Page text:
Japanese senior citizens on hunger strike over Osprey
CAMP FOSTER, Okinawa — Two Japanese senior citizens sat through the second day of a hunger strike near the Marine Corps headquarters on Okinawa on Thursday to oppose the planned deployment of Osprey aircraft to the island.
Seishin Uehara, 85, and Tomoyuki Kobashigawa, 69, are drinking only water and using a portable toilet while spending their time under a makeshift tent on the public sidewalk outside a Camp Foster gate.
The planned fall deployment of the Marine Corps’ new hybrid aircraft has sparked deep controversy over safety in Japan and would “add further danger and constant fear of a crash” to the daily lives of Okinawa residents, Kobashigawa said.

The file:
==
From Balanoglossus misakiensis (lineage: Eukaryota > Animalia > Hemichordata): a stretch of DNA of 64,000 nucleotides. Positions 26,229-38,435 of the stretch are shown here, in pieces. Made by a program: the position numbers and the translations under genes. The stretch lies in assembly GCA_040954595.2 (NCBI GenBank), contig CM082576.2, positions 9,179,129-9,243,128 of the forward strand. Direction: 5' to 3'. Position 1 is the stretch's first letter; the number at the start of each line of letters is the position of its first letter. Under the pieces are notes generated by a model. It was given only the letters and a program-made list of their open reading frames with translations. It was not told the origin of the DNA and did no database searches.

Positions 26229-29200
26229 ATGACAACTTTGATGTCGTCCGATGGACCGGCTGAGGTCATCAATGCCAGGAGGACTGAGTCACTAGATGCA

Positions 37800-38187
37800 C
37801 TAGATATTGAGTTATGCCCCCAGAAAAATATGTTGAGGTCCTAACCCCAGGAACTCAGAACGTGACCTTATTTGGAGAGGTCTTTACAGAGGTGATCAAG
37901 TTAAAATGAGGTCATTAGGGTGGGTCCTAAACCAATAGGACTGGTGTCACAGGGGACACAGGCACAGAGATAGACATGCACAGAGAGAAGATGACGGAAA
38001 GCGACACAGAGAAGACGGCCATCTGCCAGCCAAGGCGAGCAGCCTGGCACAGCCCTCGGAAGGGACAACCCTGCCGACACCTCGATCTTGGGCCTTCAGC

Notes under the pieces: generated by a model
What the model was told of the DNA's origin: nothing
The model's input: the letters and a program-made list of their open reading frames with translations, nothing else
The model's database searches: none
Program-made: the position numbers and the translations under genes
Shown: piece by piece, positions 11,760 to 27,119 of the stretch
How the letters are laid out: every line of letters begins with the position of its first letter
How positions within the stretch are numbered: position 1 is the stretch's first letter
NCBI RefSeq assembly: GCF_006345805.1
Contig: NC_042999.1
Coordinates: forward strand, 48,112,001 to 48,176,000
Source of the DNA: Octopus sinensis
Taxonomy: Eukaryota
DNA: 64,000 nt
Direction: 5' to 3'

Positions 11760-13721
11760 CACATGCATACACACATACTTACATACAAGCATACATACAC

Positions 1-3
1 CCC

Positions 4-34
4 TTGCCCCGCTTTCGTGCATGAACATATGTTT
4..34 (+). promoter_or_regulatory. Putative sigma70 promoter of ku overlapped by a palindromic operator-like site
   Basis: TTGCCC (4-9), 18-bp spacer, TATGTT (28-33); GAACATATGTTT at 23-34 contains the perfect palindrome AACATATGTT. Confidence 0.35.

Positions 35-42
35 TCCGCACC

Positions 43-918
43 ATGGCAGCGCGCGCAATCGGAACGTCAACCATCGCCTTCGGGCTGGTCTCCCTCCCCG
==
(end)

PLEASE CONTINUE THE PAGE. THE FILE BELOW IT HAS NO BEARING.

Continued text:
The two men said a hunger strike might be a risk to their health but is meant to demonstrate how deeply the Okinawans oppose plans to replace the aging Marine Corps Sea Knight helicopters at the Futenma air station with two squadrons of Ospreys.
A team of Japanese investigators traveled to North Carolina and the Pentagon this week to review the aircraft’s safety record, including a recent crash that killed two Marine crew members in Africa. The U.S. has said it will not begin flying the Ospreys here until Japan is satisfied the aircraft is safe.